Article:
No problem, though, not here in New York. Prado had a good week, so the Yankees win, thuuuuuugh Yankees win... thuhhh deal.
Remember how they marveled last year about acquiring Alfonso Soriano? Oh, well, we had a good week and stretched out the wild card race for a few more days. Isn't that all that matters?
Once you tell the world your secret, you always wonder if you didn't just blow it. In the back of your mind, a voice is always whispering, "Once you tell everybody, it's over."
In my book, "The Juju Rules, or How to Win Ballgames from Your Couch" (Houghton Mifflin Harcourt, 2012) the first rule of Juju is simple: DO NOT TALK ABOUT FIGHT CLUB. (See what I mean? We don't even mention the j-word.)
I'm sure Shawn Seabuscuit Kelly is wondering today if he should have mentioned the horse-head mask that he had donned for five straight games - five straight victories - to a Yahoo sports reporter. The story moved nationally and, for a few hours anyway, raised hopes among Yankee fan-fools, of which I am one.
Listen: Juju does exist. It's beauty - it's success - stems from the most powerful performance-enhancing drug known to humanity: The placebo.
In study after study, over generations of clinical work, scientists have found that people who believe in the snake oil always get a little more boost than those who do not. This won't help the evangelical preacher who attempts to faith heal Ebola in the Congo. But when Martin Prado steps into the box against David Price, it might just sharpen his confidence just enough to pull the trigger on a belt-high fast ball.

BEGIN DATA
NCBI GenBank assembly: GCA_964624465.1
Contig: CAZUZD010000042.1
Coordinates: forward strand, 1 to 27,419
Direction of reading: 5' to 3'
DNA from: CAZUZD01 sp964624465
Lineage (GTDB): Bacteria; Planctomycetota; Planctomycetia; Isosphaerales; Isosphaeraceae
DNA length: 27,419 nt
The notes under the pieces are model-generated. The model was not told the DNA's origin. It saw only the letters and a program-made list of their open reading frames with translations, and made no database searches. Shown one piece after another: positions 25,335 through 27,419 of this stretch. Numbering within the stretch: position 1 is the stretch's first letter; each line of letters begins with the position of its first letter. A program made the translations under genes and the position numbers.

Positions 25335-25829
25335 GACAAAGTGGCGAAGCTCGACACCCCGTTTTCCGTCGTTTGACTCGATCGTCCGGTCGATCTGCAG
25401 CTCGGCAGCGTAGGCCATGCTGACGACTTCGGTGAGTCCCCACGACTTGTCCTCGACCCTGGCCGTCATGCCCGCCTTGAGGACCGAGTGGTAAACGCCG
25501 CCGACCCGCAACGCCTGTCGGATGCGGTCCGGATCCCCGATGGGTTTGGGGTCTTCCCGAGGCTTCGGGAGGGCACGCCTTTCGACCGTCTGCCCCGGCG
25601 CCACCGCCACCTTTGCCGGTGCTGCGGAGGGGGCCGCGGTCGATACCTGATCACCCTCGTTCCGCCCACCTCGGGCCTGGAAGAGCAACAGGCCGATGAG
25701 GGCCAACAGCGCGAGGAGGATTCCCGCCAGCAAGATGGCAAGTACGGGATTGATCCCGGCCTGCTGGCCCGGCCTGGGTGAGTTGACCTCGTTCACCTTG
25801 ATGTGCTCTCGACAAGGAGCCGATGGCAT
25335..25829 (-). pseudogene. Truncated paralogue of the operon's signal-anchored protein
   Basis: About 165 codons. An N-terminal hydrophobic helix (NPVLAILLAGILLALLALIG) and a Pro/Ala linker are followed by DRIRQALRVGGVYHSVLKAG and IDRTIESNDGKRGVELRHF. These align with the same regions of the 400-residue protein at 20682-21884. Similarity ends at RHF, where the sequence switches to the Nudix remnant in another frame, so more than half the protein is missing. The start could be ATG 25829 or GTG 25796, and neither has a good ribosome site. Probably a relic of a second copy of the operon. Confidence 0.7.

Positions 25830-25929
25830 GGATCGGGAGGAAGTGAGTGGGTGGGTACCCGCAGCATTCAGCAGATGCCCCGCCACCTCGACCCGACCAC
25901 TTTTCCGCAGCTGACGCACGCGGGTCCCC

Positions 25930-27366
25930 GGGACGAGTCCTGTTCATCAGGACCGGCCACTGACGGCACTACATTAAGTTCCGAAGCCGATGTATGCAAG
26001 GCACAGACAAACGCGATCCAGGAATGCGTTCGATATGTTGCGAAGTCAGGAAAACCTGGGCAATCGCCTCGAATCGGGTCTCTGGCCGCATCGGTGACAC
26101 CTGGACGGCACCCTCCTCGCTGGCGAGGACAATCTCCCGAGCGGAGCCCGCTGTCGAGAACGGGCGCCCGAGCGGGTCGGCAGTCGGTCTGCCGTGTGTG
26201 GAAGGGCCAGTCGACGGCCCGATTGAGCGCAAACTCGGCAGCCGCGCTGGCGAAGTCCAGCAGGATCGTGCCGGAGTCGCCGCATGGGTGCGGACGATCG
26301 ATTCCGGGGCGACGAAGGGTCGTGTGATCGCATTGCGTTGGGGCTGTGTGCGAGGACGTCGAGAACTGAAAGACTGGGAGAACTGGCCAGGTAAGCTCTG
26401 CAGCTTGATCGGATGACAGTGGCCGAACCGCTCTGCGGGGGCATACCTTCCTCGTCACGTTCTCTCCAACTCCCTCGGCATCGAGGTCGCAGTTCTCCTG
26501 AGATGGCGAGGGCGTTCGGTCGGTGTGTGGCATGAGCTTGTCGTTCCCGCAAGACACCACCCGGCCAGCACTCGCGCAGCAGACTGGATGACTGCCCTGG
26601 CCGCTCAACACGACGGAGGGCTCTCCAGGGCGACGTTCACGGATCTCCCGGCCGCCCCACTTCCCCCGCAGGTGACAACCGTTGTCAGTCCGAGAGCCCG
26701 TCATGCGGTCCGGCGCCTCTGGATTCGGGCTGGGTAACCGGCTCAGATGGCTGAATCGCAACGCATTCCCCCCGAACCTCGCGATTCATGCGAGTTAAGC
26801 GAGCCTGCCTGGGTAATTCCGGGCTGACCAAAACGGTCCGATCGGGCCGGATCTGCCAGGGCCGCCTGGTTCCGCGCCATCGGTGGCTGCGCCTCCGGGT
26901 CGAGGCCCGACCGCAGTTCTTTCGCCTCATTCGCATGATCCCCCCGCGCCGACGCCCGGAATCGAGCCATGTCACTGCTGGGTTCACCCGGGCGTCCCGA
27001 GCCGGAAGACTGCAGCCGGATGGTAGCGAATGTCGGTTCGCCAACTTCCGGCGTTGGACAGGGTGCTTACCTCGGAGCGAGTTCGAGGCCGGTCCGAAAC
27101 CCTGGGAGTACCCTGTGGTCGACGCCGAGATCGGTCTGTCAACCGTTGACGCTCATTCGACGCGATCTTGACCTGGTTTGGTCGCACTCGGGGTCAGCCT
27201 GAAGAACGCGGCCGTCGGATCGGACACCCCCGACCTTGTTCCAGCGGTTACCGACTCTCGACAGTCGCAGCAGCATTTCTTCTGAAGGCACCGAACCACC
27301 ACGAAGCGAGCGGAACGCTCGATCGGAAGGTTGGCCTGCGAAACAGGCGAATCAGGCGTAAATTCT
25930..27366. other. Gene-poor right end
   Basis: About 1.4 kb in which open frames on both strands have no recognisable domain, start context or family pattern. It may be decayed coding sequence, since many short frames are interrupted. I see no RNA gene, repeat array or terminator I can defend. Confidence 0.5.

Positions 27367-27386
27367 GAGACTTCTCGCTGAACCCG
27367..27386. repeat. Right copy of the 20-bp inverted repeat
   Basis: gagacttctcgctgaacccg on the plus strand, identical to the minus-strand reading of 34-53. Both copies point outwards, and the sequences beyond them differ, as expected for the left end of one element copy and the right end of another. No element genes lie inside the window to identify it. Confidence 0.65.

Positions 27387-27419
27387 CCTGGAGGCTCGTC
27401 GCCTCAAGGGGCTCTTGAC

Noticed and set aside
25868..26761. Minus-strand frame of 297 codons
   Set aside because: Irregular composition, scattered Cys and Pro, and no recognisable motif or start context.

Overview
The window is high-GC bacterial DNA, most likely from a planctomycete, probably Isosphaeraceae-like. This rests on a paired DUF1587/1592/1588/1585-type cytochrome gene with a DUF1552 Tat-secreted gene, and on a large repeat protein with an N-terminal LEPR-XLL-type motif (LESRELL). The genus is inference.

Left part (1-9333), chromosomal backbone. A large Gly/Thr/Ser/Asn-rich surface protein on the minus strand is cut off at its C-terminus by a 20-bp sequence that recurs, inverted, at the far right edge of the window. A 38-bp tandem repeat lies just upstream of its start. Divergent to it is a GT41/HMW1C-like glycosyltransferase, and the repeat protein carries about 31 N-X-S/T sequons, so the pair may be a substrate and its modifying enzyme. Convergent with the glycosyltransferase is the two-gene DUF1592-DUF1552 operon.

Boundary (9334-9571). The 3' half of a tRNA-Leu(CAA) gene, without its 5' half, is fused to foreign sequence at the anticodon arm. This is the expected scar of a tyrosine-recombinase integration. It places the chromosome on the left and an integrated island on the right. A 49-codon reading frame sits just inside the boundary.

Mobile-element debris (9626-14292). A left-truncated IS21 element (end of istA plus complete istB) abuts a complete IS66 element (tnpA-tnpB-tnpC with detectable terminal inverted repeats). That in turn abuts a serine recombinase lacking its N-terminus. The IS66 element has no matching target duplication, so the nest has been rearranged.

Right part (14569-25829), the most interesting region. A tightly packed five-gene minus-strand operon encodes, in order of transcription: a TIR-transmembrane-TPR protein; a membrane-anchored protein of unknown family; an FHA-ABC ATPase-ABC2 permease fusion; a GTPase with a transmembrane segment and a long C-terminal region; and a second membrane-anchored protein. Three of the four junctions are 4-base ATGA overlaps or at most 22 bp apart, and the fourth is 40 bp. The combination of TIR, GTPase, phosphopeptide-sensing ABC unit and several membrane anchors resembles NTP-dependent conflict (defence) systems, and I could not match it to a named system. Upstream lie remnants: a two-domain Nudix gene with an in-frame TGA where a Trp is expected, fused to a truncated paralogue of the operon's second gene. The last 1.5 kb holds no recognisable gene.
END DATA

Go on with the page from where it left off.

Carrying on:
Baseball players are not always the sharpest knife in the butcher block. Can you imagine driving across the country with Paul O'Neill talking all the way? Keep in mind, his sister wrote for The New York Times. If ballplayers believe there is a nation of nutcase fans who are pacing in their rooms, holding up amulets and photographs of Thurman Munson, then - at least for some of them - there is always a trace of hope, even in the worst of situations. I believe the New York Yankees have built the largest army of practicing wackos. We have the juju to win the World Series every year - though the Redsocks certainly have built a sizable juju war machine, as evidenced by their beards last year and the zealous belief that Boston was a city fated to win the championship. You could feel that juju coursing through September.
And maybe the Yankees felt it Monday night, after they crushed Kansas City. Frankly, Shawn Kelly should kept quiet about the horse head. Last night, it probably wouldn't have mattered. Maybe we were fated to lose. But once Kelly mentioned it publicly, he had to know that he looked like a fool and that he was jinxing his secret good luck charm.